(CNN) -- Armed militias in Libya are committing human rights abuses with impunity, threatening to destabilize the country and hindering its efforts to rebuild, Amnesty International said Thursday.
Militias have tortured detainees, targeted migrants and displaced entire communities in revenge attacks, according to a report the organization released a year after the start of popular uprisings that eventually ended Moammar Gadhafi's 42-year rule.
"Hundreds of armed militias, widely hailed in Libya as heroes for their role in toppling the former regime, are largely out of control," the report says.
Detainees at 10 facilities used by militia in central and western Libya told representatives from Amnesty International this year that they had been tortured or abused. Several detainees said they confessed to crimes they had not committed in order to stop the torture, Amnesty International said.
At least 12 detainees held by militias have died after being tortured since September, the human rights organization said, adding that authorities have not effectively investigated the torture allegations.
"A year ago Libyans risked their lives to demand justice," Donatella Rovera, a senior crisis response adviser at Amnesty, said in a statement. "Today their hopes are being jeopardized by lawless armed militias who trample human rights with impunity. The only way to break with the entrenched practices of decades of abuse under (Gadhafi's) authoritarian rule is to ensure that nobody is above the law and that investigations are carried out into such abuses."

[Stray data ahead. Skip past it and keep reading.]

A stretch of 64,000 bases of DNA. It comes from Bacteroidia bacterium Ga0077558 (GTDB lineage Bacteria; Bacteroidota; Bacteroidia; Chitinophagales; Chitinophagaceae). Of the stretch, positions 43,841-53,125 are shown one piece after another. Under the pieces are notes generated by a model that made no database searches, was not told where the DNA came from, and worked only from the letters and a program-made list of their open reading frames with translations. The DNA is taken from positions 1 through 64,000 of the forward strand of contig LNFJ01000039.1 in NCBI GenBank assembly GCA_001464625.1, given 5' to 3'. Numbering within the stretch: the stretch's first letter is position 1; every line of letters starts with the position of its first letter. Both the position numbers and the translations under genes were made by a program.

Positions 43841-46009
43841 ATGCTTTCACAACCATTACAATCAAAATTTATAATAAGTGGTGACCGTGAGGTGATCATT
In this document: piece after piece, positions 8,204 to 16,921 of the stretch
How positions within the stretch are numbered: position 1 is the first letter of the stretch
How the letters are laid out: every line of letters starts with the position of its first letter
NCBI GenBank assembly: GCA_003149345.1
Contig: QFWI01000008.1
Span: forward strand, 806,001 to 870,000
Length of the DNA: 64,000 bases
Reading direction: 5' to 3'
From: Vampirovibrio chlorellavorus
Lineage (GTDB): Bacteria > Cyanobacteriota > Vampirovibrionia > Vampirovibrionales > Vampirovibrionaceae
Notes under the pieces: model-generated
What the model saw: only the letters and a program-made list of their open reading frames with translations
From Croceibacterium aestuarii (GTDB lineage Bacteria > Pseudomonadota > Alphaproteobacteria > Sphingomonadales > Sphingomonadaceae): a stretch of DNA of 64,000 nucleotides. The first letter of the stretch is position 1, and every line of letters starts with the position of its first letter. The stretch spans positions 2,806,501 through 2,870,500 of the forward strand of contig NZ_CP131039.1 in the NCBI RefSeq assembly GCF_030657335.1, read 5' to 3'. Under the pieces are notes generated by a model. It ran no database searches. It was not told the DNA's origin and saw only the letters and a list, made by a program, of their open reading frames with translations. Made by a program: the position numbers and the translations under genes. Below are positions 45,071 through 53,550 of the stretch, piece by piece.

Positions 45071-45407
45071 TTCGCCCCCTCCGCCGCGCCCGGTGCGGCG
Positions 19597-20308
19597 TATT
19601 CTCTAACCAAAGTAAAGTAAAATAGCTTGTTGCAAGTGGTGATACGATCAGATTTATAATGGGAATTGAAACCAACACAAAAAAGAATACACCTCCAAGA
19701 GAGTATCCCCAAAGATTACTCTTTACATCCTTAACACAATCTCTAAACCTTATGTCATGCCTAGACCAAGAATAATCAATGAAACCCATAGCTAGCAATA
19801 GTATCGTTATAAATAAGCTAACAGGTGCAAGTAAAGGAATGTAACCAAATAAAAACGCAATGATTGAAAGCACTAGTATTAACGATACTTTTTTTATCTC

Libyan officials could not be immediately reached for comment.
A spokesman for the Tripoli Military Council told CNN on Wednesday that civilian leaders in Libya must do more to assert their authority, holding accountable militia members who perpetrate abuses.
"If the Libyan state is being built, these guys who committed this need to be brought to justice, whether they are revolutionary fighters or not, otherwise the whole world will ask, 'What changed in Libya?' The same systemic abuse and torture is continuing, and this is dangerous for the new Libya," council spokesman Anes Alsharif said. "The only solution is for the government to take over. You can not let these guys keep holding the prisoners."
Civilian authorities have been slow to step in, Alsharif said, even though some prisoners have been held for months without facing official charges.
"When you talk to the government they say, 'keep them, we don't have time yet.' and this is wrong," he said.
A process for government takeovers of prisons has begun, Libya's interim prime minister said in a televised address last month.
Libya's ambassador to the United Nations, Mohammed Shalgham, told the United Nations last month that Libya does not approve of any abuse of detainees and was working to stop any such practices.
Libyan Interior Minister Fawzy Abdilal told CNN this month that the country's interim government had not yet succeeded in integrating militias from different cities into a national security force.
Other organizations have also raised concerns about the militias.
The medical charity Doctors Without Borders said last month it was halting its work in detention centers in Misrata because detainees were tortured and were denied urgent medical care.
Human Rights Watch said earlier this month that the torture and killing of detainees is an ongoing practice among Libyan militias and will continue unless the militias are held to account.
CNN's Jomana Karadsheh contrbuted to this report.